November 17, 2004 | By: Ellen Brightwell

We are bombarded with idealized holiday images of perfect harmony and blissful togetherness in television shows, advertisements, songs and greeting cards this time of year. Unrealistic expectations and financial and time constraints often lead to stress during the holiday season.

"Developing realistic expectations about the holidays is a way to avoid unnecessary disappointment and stress," said Gary Hansen, Extension sociologist with the University of Kentucky College of Agriculture. "When the reality of holidays does not live up to the ideal, it creates stress that detracts from enjoyable and memorable experiences. Just because your family's holidays are not 'perfect' like those portrayed in the media or other scenes does not mean something is wrong with your family. You and your family are more likely to enjoy the holidays if you do not compare them with an unattainable ideal."

Another way to relieve potential holiday stress is to do a better job of managing time and money. Develop realistic expectations about what you and family members
have the time to accomplish without pushing yourselves to the point that you are too exhausted to enjoy the holidays. Analyze the time and money invested in each holiday activity and decide if these costs are worth the end result.

"It is easy to procrastinate during the holidays because there are so many demands on your time," Hansen said. "Instead of leaving things until the last minute, list those you want, not need, to do. Estimate how much time each will take, establish a work schedule and divide tasks and responsibilities among each family member."

Stress can build up when multiple events disrupt the family routine within a short timeframe. Research shows that families are better able to cope with stress when they have interchangeable roles in such activities as childcare, homemaking and recreation. So when the baby needs to be changed or it is time to serve dinner, the person who is available performs the task regardless of traditional expectations of whose role it is.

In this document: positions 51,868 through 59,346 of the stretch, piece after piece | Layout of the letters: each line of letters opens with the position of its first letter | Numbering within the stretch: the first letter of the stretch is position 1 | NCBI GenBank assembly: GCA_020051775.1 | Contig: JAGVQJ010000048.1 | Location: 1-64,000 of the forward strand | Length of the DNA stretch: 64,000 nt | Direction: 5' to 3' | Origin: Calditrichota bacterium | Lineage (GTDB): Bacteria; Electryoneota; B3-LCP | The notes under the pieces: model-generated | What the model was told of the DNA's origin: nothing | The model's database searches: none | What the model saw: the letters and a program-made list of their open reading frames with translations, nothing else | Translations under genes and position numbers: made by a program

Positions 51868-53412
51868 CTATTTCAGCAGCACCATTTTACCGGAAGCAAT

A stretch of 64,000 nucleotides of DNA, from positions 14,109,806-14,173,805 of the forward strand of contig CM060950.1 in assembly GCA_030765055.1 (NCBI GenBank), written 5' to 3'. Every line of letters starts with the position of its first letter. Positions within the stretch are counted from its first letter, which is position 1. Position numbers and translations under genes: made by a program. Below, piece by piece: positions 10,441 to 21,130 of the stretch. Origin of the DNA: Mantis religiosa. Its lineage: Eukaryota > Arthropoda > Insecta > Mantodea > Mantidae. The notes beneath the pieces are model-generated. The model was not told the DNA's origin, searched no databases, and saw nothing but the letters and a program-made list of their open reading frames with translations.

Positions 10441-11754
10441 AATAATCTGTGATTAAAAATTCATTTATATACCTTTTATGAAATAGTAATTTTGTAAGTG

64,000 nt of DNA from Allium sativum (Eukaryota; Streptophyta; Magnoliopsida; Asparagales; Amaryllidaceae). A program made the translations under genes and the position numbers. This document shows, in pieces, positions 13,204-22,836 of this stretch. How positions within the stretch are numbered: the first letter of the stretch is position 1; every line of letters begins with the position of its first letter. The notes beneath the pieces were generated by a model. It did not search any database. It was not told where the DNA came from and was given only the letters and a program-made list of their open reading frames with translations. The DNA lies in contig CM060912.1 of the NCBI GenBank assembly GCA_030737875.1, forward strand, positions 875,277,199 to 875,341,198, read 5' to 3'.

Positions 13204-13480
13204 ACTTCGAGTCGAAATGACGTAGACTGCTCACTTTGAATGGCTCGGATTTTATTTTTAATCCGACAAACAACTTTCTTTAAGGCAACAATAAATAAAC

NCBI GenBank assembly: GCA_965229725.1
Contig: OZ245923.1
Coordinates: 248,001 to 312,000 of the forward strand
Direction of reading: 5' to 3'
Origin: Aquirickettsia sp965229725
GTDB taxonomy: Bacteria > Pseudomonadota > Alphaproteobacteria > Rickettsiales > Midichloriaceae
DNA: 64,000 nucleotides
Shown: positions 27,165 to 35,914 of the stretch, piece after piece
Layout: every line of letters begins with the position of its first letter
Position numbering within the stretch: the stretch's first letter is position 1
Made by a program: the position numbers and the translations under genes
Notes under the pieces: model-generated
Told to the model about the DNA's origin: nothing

Have sensible expectations about what you have the time to accomplish. You may need to refuse some time-consuming requests or buy cookies instead of making them to keep from being too exhausted to enjoy the holidays.

Hansen said it is important to schedule time to maintain family meal and physical activity schedules. Get plenty of sleep, make time to enjoy the family and friends and devote some private time to relax by reading a book, listening to music or undertaking other pleasurable activities.

A realistic, affordable spending plan always should be at the center of holiday activities, he said.

"Expensive gifts are not a sign of love and caring," he said. "The true value of the holidays is not measured by how much money is spent or how many gifts are received. Families can have memorable holiday experiences without spending a lot of money. Discuss the financial situation as a family to develop a budget based on realistic expectations of what you can afford, and stick to that budget."

Changes in routines and the more hectic holiday pace may create stress by interfering with family communication. To keep the lines of communication open, make a conscientious effort to use the twin skills of listening and expressing.

"Expect some 'bumps in the road' to memorable family holidays because someone may get sick or the weather may interrupt or force changes in events," Hansen said. "Do not let unexpected events ruin your holidays. Instead, be adaptable and flexible so others can make the best of the situation. Remember to breathe deeply and, of course, laugh."


Writer: Ellen Brightwell 859-257-4736, ext. 257
Source: Gary Hansen 859-257-3471